05 / 06
birds birds birds

Is Generation Z Less Christian?

June 03, 2018     Time: 18:32
Is Generation Z Less Christian?


Dr. Craig comments on some data concerning Generation Z and Christianity and offers insight on reaching youth culture


KEVIN HARRIS: Dr. Craig, we find ourselves quite often looking at what sociologists are saying these days, and as I reflect back on podcasts over the past several years when it comes to the next generations coming up and their religious or Christian attitudes, most of the time it doesn't seem to be very good news. We're always kind of depressed after we look at it. But, you know, there's something about these surveys that they kind of conflict. If you do a Google there will be research that shows one thing. Barna says that atheism doubles among generation Z, according to a new survey they've done. Generation Z: those born between 1999 and 2015, they're behind the millennials – born after the millennials. And yet just Googling here, there is a survey done by Joan Hope that she commissioned and she said Generation Z is one of the most conservative and religious generations coming up.

DR. CRAIG: Oh, for goodness sake!

KEVIN HARRIS: So what can you say? We just have to be careful with the data and look at what's coming in. Jonathan Morrow was on Fox News talking about why Generation Z is less Christian than ever, and why that's good news. You know him – Impact 360.

DR. CRAIG: Yes, Jonathan is a graduate of our program in Philosophy at Talbot School of Theology. He did his master's work there and was a student of mine, in fact, and he now works for Impact 360 in Georgia, south of Atlanta. This is a ministry funded by Chick-Fil-A to help prepare Christian high school students for their university and college experience. They will take out a year between high school graduation and college to work with the staff at Impact 360 in training in apologetics, Christian doctrine, worldview analysis, things of that sort. Jonathan is having a good ministry with this group.

KEVIN HARRIS: He starts his article[1] on Fox News with some Barna research and says:

Gen Z—the generation following the millennials—is the least Christian generation to date, according to a new Barna study – 34 percent of Gen Z’s religious affiliation is either atheist, agnostic or none. In fact, teens 13-18 years old are twice as likely as adults to say they are atheist. And just three in five 13- to 18-year-olds say they are some kind of Christian (59 percent).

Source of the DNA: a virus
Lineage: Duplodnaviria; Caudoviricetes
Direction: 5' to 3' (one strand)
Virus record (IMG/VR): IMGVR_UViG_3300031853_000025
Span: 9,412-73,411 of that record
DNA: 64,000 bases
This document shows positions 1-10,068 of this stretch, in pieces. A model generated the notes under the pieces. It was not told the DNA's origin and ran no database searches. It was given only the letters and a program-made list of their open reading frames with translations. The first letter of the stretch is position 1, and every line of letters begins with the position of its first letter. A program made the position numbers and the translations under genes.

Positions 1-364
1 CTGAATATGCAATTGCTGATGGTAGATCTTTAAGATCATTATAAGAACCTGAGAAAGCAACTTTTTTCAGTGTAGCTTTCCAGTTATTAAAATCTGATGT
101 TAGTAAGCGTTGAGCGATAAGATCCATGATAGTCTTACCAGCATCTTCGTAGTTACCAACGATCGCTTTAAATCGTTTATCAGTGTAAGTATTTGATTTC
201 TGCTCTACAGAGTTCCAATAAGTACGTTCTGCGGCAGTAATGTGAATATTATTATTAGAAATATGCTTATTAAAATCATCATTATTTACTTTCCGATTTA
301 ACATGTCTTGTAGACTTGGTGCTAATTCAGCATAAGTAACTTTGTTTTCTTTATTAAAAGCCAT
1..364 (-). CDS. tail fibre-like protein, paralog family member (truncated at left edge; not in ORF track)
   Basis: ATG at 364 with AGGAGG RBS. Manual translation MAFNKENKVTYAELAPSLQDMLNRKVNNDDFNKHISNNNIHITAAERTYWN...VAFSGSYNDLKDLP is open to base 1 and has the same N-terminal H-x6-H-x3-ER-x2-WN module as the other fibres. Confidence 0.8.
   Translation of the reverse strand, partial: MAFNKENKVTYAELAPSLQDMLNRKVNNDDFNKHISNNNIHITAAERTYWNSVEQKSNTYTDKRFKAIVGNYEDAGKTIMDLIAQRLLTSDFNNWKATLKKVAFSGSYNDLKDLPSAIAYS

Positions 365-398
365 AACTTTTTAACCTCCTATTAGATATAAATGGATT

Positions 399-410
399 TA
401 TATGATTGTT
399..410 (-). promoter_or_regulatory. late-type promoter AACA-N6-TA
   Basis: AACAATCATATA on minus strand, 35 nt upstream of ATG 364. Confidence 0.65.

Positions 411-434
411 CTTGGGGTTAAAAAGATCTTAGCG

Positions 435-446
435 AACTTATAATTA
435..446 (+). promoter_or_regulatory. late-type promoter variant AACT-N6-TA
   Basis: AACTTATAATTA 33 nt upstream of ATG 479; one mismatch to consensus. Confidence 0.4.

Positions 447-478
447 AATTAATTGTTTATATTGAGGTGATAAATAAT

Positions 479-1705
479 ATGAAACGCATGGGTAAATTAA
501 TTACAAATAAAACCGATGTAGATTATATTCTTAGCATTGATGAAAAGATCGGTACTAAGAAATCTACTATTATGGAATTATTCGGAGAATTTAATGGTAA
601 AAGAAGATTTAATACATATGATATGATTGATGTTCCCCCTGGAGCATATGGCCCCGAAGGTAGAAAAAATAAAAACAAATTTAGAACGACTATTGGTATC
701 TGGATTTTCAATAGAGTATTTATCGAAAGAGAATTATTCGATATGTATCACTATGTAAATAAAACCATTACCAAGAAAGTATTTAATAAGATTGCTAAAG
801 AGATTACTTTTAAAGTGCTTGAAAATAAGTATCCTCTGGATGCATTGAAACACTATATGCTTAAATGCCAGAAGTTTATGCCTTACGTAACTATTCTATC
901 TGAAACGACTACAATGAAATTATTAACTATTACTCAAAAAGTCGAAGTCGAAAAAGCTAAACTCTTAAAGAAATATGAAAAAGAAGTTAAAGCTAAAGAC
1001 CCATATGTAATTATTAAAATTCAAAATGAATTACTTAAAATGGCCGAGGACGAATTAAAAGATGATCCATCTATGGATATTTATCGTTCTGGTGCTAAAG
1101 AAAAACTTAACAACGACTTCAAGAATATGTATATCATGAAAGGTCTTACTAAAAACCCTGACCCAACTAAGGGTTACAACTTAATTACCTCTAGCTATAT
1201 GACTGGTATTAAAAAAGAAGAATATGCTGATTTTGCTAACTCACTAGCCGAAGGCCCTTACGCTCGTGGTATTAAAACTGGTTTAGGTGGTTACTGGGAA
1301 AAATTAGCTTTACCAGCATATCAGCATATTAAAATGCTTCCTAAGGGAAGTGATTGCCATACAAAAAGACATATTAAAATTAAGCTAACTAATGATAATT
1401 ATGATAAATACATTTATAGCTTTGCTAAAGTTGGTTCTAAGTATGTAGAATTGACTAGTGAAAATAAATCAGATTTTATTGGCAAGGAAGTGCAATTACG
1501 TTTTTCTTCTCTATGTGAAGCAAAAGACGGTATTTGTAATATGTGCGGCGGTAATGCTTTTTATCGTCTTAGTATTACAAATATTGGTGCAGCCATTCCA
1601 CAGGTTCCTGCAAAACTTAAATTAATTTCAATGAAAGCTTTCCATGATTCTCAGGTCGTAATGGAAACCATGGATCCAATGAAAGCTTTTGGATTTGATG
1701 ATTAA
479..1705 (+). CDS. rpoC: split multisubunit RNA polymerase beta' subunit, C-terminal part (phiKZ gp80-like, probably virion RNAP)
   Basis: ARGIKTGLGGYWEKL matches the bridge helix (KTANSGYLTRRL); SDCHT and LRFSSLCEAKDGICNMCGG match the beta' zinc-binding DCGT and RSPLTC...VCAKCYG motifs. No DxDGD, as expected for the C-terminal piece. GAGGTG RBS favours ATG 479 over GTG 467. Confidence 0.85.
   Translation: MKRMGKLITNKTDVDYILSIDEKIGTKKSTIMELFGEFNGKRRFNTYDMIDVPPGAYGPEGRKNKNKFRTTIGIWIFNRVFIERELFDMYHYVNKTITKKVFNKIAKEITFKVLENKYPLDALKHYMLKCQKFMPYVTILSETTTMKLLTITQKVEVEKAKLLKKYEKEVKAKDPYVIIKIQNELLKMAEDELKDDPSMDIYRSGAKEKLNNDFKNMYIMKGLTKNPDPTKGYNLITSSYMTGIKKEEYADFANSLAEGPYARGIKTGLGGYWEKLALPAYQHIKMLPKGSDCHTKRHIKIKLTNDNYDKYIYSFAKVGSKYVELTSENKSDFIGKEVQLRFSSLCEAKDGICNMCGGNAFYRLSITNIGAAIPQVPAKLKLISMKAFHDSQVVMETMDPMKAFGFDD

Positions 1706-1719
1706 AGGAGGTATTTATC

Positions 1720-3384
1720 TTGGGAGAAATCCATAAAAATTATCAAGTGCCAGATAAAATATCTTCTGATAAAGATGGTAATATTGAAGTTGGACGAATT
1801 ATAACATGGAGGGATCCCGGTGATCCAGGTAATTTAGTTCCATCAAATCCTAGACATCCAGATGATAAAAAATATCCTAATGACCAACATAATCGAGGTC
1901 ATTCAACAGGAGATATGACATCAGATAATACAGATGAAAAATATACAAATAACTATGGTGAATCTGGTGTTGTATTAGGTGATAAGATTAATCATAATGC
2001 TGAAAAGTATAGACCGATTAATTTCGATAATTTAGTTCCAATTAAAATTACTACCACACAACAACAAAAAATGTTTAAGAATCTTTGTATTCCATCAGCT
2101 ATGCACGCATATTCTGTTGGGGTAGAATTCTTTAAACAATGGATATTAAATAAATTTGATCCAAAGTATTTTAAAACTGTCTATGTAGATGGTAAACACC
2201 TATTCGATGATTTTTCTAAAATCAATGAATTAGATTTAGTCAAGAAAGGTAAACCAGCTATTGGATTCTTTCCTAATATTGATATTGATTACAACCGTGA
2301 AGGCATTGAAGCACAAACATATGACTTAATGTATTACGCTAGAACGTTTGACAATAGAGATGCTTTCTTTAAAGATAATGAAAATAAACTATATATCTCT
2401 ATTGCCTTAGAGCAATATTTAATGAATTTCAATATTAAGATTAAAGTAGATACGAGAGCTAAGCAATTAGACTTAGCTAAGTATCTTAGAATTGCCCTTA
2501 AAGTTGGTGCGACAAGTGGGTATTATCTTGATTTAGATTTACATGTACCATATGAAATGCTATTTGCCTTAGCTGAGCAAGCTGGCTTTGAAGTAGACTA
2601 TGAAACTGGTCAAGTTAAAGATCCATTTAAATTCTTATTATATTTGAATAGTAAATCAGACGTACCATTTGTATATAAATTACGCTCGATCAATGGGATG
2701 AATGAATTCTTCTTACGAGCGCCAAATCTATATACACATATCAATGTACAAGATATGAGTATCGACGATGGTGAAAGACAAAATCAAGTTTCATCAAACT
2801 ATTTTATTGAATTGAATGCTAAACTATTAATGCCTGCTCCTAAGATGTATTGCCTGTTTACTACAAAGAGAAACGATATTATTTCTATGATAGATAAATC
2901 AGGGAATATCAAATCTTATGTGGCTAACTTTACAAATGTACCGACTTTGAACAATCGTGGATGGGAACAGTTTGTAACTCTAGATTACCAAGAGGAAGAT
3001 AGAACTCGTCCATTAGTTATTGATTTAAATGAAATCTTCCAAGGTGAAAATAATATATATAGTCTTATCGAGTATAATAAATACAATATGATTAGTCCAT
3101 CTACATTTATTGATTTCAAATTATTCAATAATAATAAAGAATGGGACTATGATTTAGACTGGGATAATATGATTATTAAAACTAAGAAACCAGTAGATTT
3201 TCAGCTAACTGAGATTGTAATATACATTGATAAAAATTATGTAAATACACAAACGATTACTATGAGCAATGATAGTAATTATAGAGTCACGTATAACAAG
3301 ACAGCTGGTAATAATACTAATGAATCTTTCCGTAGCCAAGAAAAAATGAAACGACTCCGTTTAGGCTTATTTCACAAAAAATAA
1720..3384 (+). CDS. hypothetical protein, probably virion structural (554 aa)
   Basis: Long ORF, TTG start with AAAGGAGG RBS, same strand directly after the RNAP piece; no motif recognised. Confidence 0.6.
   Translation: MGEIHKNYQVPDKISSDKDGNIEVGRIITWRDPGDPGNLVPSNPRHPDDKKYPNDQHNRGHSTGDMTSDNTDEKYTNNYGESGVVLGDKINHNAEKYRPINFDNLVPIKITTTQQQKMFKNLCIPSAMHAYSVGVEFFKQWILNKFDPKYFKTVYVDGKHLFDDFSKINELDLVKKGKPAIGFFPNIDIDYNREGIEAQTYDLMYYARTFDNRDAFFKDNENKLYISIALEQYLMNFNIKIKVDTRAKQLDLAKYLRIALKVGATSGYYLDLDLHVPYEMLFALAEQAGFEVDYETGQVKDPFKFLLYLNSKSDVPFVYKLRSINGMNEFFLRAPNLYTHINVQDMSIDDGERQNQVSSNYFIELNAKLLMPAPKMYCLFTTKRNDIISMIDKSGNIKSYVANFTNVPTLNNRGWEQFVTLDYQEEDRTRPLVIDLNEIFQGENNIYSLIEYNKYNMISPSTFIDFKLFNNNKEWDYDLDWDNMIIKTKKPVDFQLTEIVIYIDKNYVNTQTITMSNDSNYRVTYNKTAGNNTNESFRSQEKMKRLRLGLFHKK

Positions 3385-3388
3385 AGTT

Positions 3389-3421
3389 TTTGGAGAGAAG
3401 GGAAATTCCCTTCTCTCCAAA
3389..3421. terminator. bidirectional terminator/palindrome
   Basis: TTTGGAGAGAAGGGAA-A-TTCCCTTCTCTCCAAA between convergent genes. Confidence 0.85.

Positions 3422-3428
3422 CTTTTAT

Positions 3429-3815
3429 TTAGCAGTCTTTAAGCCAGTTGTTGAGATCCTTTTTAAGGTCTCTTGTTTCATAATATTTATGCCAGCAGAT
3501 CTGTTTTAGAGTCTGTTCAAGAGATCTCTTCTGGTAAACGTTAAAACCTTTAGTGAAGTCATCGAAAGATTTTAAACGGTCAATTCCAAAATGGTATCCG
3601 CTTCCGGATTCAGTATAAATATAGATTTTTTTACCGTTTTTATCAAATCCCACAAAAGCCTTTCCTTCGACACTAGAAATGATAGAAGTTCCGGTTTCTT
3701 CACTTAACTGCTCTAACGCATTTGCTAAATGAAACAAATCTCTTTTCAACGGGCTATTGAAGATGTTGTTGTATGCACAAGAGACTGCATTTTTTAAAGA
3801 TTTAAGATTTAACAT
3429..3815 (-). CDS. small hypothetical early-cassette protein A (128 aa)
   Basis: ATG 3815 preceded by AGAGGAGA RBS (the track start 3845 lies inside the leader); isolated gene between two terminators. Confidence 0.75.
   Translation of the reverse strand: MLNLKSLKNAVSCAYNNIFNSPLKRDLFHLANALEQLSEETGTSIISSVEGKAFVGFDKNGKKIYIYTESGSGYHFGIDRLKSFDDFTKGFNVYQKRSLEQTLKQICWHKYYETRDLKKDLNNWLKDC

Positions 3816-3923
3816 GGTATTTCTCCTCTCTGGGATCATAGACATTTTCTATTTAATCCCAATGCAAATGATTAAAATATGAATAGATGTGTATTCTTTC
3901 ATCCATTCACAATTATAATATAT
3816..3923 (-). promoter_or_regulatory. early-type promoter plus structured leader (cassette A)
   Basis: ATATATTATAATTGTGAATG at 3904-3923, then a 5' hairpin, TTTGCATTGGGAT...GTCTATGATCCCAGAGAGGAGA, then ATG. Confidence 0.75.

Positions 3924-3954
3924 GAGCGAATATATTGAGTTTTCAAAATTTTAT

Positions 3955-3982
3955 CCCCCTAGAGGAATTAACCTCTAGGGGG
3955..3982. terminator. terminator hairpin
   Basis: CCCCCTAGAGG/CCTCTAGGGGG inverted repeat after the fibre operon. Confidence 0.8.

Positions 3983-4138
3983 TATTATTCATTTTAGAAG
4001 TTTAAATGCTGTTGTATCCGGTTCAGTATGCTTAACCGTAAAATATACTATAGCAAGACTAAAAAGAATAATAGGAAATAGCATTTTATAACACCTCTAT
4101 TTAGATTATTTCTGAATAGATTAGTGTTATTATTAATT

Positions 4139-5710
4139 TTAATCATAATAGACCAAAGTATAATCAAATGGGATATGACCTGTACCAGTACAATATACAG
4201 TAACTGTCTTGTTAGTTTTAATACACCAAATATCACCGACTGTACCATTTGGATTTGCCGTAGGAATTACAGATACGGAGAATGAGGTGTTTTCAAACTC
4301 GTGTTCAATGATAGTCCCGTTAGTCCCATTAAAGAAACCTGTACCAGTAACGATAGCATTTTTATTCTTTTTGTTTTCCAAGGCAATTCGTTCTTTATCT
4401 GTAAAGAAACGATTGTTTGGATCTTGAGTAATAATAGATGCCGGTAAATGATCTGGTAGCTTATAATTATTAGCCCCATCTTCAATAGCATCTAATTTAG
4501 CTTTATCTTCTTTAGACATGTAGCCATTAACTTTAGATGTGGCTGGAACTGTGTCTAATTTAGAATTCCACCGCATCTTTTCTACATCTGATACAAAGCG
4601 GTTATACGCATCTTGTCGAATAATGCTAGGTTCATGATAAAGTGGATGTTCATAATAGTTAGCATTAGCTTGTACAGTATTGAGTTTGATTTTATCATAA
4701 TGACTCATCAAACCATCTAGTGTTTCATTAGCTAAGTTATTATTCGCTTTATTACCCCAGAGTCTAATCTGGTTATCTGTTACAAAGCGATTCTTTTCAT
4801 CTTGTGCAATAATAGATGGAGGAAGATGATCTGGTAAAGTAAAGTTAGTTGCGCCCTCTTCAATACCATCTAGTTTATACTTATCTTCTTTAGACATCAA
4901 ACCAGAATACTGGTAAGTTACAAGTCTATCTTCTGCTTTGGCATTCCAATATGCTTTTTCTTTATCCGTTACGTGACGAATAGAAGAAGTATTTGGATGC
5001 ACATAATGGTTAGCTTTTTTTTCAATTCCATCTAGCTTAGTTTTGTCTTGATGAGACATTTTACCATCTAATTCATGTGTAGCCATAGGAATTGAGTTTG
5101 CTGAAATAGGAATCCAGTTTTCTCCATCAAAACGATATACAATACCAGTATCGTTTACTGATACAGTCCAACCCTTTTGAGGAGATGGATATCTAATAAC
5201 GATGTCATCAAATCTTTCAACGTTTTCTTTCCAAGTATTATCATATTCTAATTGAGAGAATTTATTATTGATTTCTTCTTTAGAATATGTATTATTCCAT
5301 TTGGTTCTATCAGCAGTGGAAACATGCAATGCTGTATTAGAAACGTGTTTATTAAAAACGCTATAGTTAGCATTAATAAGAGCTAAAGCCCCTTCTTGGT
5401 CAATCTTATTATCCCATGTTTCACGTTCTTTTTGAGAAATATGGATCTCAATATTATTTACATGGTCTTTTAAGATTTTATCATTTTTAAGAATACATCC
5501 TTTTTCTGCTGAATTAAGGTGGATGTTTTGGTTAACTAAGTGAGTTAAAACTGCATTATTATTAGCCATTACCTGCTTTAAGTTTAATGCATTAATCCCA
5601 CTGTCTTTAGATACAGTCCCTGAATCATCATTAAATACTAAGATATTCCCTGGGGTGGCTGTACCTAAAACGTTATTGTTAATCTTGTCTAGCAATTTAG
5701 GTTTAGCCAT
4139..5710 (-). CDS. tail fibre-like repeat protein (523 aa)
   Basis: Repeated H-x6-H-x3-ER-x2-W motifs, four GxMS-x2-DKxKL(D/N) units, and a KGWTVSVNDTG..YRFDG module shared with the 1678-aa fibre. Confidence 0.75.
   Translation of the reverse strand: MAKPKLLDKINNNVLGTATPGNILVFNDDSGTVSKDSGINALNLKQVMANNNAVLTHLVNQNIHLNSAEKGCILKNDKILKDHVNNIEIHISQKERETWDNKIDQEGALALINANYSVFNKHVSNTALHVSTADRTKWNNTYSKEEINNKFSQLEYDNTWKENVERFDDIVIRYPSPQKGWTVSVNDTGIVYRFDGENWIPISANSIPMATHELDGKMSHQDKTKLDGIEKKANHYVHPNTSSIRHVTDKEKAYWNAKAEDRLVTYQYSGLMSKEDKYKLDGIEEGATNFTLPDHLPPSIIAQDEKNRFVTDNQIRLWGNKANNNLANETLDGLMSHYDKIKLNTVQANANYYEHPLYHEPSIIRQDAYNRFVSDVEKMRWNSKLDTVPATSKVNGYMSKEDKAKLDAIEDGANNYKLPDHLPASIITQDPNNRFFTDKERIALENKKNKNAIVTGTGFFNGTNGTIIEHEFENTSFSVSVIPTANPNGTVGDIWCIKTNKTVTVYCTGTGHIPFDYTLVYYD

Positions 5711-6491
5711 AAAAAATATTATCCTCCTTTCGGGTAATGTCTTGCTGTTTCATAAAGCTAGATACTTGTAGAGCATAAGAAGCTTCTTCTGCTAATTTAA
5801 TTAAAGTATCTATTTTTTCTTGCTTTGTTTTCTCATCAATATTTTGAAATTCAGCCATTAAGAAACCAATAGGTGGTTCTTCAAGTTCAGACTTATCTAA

DR. CRAIG: Immediately one wants to know something about this Barna study to which he refers. When one goes online, unfortunately the website concerning this study of Generation Z has very little information. We'd like to know about the sample size, for example. Who was interviewed? Was this a study simply conducted with Impact 360 students? It says it was done in conjunction with Impact 360, but we have no idea of whether thousands and thousands of students were interviewed nationally or whether this was much more restricted in scope or the time over which it was conducted. When you click on the links that they provide on the website it doesn't furnish any further information. It just says you can buy a copy of the study for $39 without telling us anything. So we need much more information, I think, before you can give credibility to the results that are reported here.

KEVIN HARRIS: Jonathan says,

As my friend David Kinnaman, the president of the Barna Group, put it while we were working on this Gen Z study together, “Is it possible that many churches are preparing young Christians to face a world that no longer exists?” Based on my experience working with students, the answer to this question is yes.